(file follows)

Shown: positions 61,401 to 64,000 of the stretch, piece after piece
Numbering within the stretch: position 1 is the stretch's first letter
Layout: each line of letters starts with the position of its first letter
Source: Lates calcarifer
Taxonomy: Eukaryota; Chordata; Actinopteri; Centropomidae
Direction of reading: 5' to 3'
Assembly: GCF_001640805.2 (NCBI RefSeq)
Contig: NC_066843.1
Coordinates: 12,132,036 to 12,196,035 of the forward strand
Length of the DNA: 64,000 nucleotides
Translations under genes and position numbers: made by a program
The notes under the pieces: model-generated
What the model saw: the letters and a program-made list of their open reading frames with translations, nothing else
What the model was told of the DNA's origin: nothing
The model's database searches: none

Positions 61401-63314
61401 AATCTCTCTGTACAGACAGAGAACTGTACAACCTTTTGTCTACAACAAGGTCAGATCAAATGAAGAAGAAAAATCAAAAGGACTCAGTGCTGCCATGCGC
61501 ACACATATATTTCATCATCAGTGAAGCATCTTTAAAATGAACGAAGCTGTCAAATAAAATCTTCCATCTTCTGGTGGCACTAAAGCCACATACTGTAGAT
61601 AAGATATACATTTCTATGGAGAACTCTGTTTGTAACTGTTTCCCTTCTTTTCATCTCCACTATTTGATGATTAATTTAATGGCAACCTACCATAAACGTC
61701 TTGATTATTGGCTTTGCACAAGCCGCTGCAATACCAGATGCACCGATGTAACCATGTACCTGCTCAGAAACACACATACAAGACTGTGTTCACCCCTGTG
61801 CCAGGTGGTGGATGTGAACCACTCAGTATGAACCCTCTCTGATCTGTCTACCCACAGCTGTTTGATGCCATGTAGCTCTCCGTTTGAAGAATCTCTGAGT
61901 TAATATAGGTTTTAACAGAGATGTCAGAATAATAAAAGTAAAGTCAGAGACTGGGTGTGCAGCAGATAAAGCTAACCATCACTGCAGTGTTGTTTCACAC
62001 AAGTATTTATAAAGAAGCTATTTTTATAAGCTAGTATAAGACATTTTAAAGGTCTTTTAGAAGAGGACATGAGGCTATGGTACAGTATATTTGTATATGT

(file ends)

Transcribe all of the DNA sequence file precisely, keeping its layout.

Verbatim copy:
Shown: positions 61,401 to 64,000 of the stretch, piece after piece
Numbering within the stretch: position 1 is the stretch's first letter
Layout: each line of letters starts with the position of its first letter
Source: Lates calcarifer
Taxonomy: Eukaryota; Chordata; Actinopteri; Centropomidae
Direction of reading: 5' to 3'
Assembly: GCF_001640805.2 (NCBI RefSeq)
Contig: NC_066843.1
Coordinates: 12,132,036 to 12,196,035 of the forward strand
Length of the DNA: 64,000 nucleotides
Translations under genes and position numbers: made by a program
The notes under the pieces: model-generated
What the model saw: the letters and a program-made list of their open reading frames with translations, nothing else
What the model was told of the DNA's origin: nothing
The model's database searches: none

Positions 61401-63314
61401 AATCTCTCTGTACAGACAGAGAACTGTACAACCTTTTGTCTACAACAAGGTCAGATCAAATGAAGAAGAAAAATCAAAAGGACTCAGTGCTGCCATGCGC
61501 ACACATATATTTCATCATCAGTGAAGCATCTTTAAAATGAACGAAGCTGTCAAATAAAATCTTCCATCTTCTGGTGGCACTAAAGCCACATACTGTAGAT
61601 AAGATATACATTTCTATGGAGAACTCTGTTTGTAACTGTTTCCCTTCTTTTCATCTCCACTATTTGATGATTAATTTAATGGCAACCTACCATAAACGTC
61701 TTGATTATTGGCTTTGCACAAGCCGCTGCAATACCAGATGCACCGATGTAACCATGTACCTGCTCAGAAACACACATACAAGACTGTGTTCACCCCTGTG
61801 CCAGGTGGTGGATGTGAACCACTCAGTATGAACCCTCTCTGATCTGTCTACCCACAGCTGTTTGATGCCATGTAGCTCTCCGTTTGAAGAATCTCTGAGT
61901 TAATATAGGTTTTAACAGAGATGTCAGAATAATAAAAGTAAAGTCAGAGACTGGGTGTGCAGCAGATAAAGCTAACCATCACTGCAGTGTTGTTTCACAC
62001 AAGTATTTATAAAGAAGCTATTTTTATAAGCTAGTATAAGACATTTTAAAGGTCTTTTAGAAGAGGACATGAGGCTATGGTACAGTATATTTGTATATGT